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What the general public needs to know about TUBAS...

    1. Tubas are the latest addition to the modern symphony orchestra.

       The tuba was developed in the 1830s by a couple of men in Berlin, Germany.  There were wind bass instruments used prior to that time (the serpent and the ophicleide), but, except by the most capable players, these lacked something that was badly needed.  The first composer to specifically write for the tuba (it wasn't an ophicleide part redesignated "Tuba") was Hector Berlioz of France.

    2. Tubas are very expensive.

       For that reason, very few music stores are able to keep tubas stocked in their store.  The price of a tuba may range from about $3,000 for a student model to almost $20,000 for a Hirsbrunner.  I have links to companies which manufacture tubas.

    3. Most people who play the tuba are very serious about their playing...  EVEN IF THEY AREN'T PAID TO PLAY IT!

        By the way, a person who plays the tuba is called a tubist.  You might see some older materials in which a tuba player is referred to as a tubaist, but now we all pretty much agree on being called tubists.  Generally, being a tuba player is a very lonely, usually thankless, job.  Only one tuba player is assigned to a symphony orchestra although there are a few orchestral works which use more than one tuba player.

    4. Tubas come in many shapes...

Upright tubas (Jupiter from Taiwan, St. Petersburg from Russia, Besson from England).

        Upright tuba Your basic tuba which sits in the player's lap with the bell pointing up (or to the side, if he or
           she is lazy!)  May have 3 to 6 valves.  Pitched in  the basic four tuba keys: B flat, C, E flat, or F (I saw a
           Mirafone ad 20 years ago for aG tuba!)  Valves may be pistons or rotaries.

White Fiberglass Sousaphone (some metal ones are at the bottom of the page)

        Bell-front sousaphone May be made of metal or plastic (fiberglass; white or in colors).  May have 3 or 4
           valves.  Pitched in B flat, C, or E flat.  Valves are usually pistons.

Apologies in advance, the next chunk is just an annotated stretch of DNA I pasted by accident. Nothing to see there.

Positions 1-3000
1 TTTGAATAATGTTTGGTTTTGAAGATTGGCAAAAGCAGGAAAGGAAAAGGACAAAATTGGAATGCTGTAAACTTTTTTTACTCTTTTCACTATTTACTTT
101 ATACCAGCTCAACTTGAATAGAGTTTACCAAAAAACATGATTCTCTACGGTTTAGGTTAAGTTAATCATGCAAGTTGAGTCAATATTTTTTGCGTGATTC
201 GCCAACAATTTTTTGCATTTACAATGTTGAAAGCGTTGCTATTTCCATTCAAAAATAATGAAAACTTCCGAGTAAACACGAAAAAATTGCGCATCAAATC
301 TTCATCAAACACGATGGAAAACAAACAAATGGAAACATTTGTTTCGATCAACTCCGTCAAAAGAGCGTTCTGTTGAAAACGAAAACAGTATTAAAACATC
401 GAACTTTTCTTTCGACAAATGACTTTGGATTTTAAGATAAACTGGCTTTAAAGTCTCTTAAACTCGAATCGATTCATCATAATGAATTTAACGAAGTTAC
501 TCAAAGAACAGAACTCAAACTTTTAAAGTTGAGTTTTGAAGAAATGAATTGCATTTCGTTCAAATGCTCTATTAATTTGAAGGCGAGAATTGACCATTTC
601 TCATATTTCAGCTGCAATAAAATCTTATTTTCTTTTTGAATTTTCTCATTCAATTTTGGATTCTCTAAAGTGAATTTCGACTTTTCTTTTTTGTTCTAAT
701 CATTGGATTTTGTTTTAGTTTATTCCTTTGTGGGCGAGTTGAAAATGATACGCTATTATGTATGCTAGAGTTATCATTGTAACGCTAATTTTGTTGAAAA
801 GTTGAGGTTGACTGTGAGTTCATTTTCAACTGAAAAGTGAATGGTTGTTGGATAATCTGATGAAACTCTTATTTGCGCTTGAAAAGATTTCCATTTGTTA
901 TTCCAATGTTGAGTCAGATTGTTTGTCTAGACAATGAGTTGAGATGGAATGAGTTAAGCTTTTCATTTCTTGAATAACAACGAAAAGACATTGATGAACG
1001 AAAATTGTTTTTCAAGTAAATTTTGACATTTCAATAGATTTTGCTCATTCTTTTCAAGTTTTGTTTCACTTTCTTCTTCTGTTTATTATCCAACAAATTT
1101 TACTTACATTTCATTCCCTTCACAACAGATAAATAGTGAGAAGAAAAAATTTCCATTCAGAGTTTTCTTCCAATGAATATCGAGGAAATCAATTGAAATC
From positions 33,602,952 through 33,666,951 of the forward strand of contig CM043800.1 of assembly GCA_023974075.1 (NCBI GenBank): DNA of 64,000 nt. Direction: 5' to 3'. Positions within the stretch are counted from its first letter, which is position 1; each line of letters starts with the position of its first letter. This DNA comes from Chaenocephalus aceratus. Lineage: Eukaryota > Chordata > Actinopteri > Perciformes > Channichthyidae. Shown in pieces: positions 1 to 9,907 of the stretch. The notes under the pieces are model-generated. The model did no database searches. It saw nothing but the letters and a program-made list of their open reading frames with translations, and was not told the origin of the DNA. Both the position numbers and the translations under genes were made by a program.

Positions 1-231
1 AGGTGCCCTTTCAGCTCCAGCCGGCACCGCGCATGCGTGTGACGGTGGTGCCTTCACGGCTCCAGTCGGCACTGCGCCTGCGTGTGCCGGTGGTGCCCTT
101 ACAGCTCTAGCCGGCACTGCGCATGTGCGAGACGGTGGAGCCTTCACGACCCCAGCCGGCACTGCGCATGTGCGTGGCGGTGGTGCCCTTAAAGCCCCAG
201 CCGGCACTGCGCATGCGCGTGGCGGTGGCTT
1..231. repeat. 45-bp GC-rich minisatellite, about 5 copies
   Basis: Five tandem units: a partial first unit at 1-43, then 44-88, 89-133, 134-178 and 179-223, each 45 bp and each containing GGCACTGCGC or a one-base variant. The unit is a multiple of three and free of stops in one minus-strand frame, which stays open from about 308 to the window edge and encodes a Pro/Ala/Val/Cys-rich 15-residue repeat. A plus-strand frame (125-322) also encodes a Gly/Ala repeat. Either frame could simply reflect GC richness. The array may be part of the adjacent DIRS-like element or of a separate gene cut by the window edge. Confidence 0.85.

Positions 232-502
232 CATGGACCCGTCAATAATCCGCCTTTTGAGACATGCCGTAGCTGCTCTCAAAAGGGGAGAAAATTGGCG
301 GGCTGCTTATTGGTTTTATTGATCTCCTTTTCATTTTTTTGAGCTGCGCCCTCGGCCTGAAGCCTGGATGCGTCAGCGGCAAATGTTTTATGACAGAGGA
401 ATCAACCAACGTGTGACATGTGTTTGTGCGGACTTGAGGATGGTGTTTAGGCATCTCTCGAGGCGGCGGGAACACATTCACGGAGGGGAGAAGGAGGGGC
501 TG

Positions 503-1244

Recording Bass

        Recording bass (like an upright tuba with the bell facing forward)  It gets its name from being a
           substitute for a string bass, hence, it should never be called a recording tuba (as some tuba players get
           ticked off by having their instruments referred to as basses, as many tuba parts are marked in band
           music).  Rumor has it that the idea came from Enrico Caruso.  Tubas had been replacements for string
           basses for years but the direction of the bell in the recording studio had been a problem.  It was remedied
           by aiming the sound of the tuba at the microphone.  Tubas continued being used as string bass substitutes
           until the invention of the electronic microphone in 1929.  The instrument was popular in old time radio (1928-
           1950s).  May be pitched in B flat, C, E flat, or F, with 4 or 5 valves.  Valves may be either pistons or

The tuba at the top is built to be played only when marching (made by Kanstul, which has a small factory about a mile east of Disneyland in Anaheim, California); the tuba down at the bottom is convertible and may be played either on the shoulder or in the player's lap.

        "Marching" tuba (an upright tuba with a mouthpipe coming out the side so that the tuba is placed on the
           player's shoulder)  Personally, I think these are hokey.  I've marched with an upright tuba (in normal upright
           position) with superior results!  Usually a B flat tuba with 3 or 4 piston valves.

The Three Marx Brothers try to figure how a helicon works.

        Helicon (forerunner to the sousaphone; like a raincatcher sousaphone without a bend in the shoulder)  I saw
           a recent entry on eBay about a sousaphone manufactured in 1869.  This piqued my curiosity.  I discovered the
           instrument to be a helicon.  I thought about e-mailing the seller because some younger and uninformed tubists
           might think they have uncovered the missing link!  Realizing the one selling the tuba is innocently trying to make
           a buck I don't think he or she really cares what is being sold.  Pitched in any of the four basic tuba keys, 3 or 4
           rotary or piston valves.

Actor portraying John Philip Sousa and an original sousaphone.

        Raincatcher sousaphone [upright bell]  This is the original sousaphone as originally suggested
          by  John Philip Sousa.  The recording bell came out later with the advent of making records.  According to
          Sousa (in his autobiography, Marching Along), the tuba bells pointing upward had the same effect as
          "the icing on a chocolate cake."  Again, do not confuse this with a helicon which came out about 25 years before
          the sousaphone.  (The sousaphone originated in the 1890s.) Pitched in B flat or E flat with 3 or 4 pistons.

eBay fans, take note: "Everything on the preceding list is a tuba!  SOUSAPHONES ARE TUBAS!  (We just wouldn't be caught dead playing one for a serious performance!)"

The powerful tuba section of the Mount Carmel High School Sun Devil Band from San Diego "getting together" in the parking lot of the Santa Anita Race Track just minutes prior to stepping off at the Arcadia Band Review in November 1998.  (No, this isn't trick photography; they marched with that many tuba players on the street!)

What about euphoniums and baritones?

        These instruments are part of the tuba family.  However, one should not refer to either a baritone or a
        euphonium as a tuba per se.  Let me cover the instruments below.

Links to tuba manufacturers.
Last updated August 11, 2001

Questions about tubas?  Ask!

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